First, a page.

45-Year-Old Outfielder – Free Agent
2018 Fantasy Baseball Outlook
There was no outlook written for Raul Ibanez in 2018. Check out the latest news below for more on his current fantasy value.
Raul Ibanez Contract Information:
Agreed to a contract with the Royals in June of 2014.
Ibanez was not included on the Royals' ALDS roster, Andy McCullough of the Kansas City Star reports.
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|2014 (Multiple Teams)||42||MAJ||LAA/KC||90||280||246||23||41||16||8||3||5||26||3||2||33||59||0||1||0||.167||.264||.285||.549|
|Career (View All)||2161||8,277||7,471||1,055||2,035||780||424||51||305||1,207||50||29||713||1,374||1||63||29||.272||.336||.465||.801|
Raul Ibanez: MLB Games Played By Position
Raul Ibanez Split Stats (View Full Split Stats)
|Year||Age||Lg||Tm||PA||AB||Walk Rate||Strikeout Rate||BB/K Ratio||Contact Rate||BABIP||Isolated Power|
|2014 (Multiple Teams)||42||MAJ||LAA/KC||280||246||11.8%||21.1%||0.56||76%||.197||.118|
Raul Ibanez: Past News Updates ( ▲ View most recent update )
RotoWire's Preseason Outlooks
There was no outlook written for Raul Ibanez.
Ibanez made his return to the Royals following his late-June release by the Angels, and provided the team with veteran leadership, a reserve designated hitter option, and the occasional start in the outfield. However, his role was ultimately limited following the late-season acquisition of Josh Willingham from the Twins. Though Ibanez batted just .167 between time with the Angels and Royals in his age-42 season, the journeyman provided sporadic pop off the bench, collecting five homers and 26 RBI. It was nowhere near his surprising 29-homer performance in 2013, however, and the team ultimately didn't award him a spot on its playoff roster. If Ibanez has another year of play left in him, it would likely have to come on a minor league deal, but he may be better suited for a coaching role heading into 2015.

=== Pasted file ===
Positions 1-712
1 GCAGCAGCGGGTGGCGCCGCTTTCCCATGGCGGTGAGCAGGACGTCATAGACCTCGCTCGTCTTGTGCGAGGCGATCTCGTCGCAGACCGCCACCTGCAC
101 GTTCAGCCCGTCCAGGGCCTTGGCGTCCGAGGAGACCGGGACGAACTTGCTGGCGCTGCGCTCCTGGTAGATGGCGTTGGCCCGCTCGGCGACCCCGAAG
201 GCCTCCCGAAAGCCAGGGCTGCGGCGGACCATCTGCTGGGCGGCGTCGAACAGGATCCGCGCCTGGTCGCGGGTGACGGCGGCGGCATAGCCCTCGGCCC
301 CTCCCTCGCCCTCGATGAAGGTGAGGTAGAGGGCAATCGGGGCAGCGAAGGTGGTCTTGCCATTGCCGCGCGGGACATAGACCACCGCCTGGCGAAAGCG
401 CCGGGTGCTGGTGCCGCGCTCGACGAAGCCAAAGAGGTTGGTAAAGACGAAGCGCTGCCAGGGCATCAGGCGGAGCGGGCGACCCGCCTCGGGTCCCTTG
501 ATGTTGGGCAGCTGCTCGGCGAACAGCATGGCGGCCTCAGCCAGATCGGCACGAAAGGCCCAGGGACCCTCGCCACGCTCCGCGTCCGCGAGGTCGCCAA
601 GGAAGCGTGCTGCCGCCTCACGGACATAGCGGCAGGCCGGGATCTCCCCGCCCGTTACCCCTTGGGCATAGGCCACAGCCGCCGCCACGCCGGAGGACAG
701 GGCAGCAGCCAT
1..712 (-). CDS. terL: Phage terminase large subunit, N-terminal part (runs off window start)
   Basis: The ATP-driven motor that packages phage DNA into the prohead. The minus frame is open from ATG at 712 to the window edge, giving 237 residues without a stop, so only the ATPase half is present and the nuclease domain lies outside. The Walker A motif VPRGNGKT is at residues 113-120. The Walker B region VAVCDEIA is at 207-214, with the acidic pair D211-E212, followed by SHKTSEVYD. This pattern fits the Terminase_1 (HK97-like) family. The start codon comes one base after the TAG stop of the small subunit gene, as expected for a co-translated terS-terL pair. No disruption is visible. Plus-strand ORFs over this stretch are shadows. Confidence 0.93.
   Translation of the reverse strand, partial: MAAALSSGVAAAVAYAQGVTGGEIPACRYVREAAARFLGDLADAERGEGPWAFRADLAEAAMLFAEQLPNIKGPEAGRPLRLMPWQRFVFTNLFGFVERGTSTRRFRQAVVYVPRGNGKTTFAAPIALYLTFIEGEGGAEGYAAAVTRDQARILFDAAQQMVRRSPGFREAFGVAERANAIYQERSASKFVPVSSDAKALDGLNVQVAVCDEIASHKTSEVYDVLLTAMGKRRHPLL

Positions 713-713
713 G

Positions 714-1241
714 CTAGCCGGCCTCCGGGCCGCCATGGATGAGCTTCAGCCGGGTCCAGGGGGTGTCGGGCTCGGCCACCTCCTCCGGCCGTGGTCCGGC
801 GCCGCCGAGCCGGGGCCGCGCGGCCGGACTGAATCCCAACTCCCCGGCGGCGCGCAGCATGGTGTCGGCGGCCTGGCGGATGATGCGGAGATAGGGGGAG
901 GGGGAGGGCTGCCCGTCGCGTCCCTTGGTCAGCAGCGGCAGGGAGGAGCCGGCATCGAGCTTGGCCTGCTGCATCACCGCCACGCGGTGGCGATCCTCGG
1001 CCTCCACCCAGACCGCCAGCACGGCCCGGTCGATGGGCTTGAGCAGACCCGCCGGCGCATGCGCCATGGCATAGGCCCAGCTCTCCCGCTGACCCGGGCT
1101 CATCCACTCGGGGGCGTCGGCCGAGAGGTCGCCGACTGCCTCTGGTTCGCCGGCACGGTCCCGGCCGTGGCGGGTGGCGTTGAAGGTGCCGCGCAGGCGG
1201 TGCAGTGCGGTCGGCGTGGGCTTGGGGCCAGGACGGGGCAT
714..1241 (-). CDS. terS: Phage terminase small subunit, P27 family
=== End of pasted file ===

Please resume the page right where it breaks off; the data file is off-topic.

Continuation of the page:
Ibanez got much more playing time last season than anticipated thanks to injuries. He put on a show in the first half with an unexpected 24 home runs, but it wasn't hard to imagine that his 73 first-half games might catch up to him after the All-Star break. Sure enough, his OPS dropped by more than 250 points, he hit .203 and he launched just five long balls after the break. His 29 homers, though, were a four-year high and tied him with Ted Williams for the most by a 41-year-old in baseball history. Ibanez hasn't posted an OPS north of .800 since 2009, and his defense is still lousy to comical. As he showed in the second half last year, once his power goes, there's not much left, but the Angels signed him in December to enter the mix as their DH.
Ibanez was pressed into more service in 2012 than anticipated due to Brett Gardner's injury problems, and for the most part the Yankees had to be happy with what they got out of him at age 40, especially his post-season heroics. Ibanez had 19 homers in 384 at-bats, all of them off right-handed pitching (Ibanez hit just .197 and slugged .246 in 61 at-bats against lefties). After signing a one-year deal with Seattle, he's destined for DH duty with Mike Morse in left field.
Ibanez went through stretches where he really struggled last season and he eventually fell into a platoon with John Mayberry Jr. Ibanez will turn 40 this season and his skills are in decline so expecting a bounce-back season from him would be foolish. However, his .271 BABIP was well below his established career rate of around .310. Generally, players will see a correction toward their career average so there is a sign of hope, but that should be tempered given Ibanez's age. Playing time also figures to be an issue this season for Ibanez as his struggles against lefties will surely limit him to a platoon role with Andruw Jones as the Yankees' DH.
Ibanez struggled mightily for the first half of last season but manager Charlie Manuel stuck with him and was rewarded with a .309/.375/.494 second-half slash line from his left fielder. Despite that solid finish, Ibanez was nowhere near the 34 home runs he posted in 2009 and at age 38, Ibanez will be lucky to hit more than 20 home runs in a season moving forward. He remains a decent investment in NL-only or deep leagues as he can hit for a decent average and is part of one of the better lineups in the NL. That being said, the Phillies may have less patience with Ibanez this year if he struggles out of the gate as he is in the last year of his contract with the club.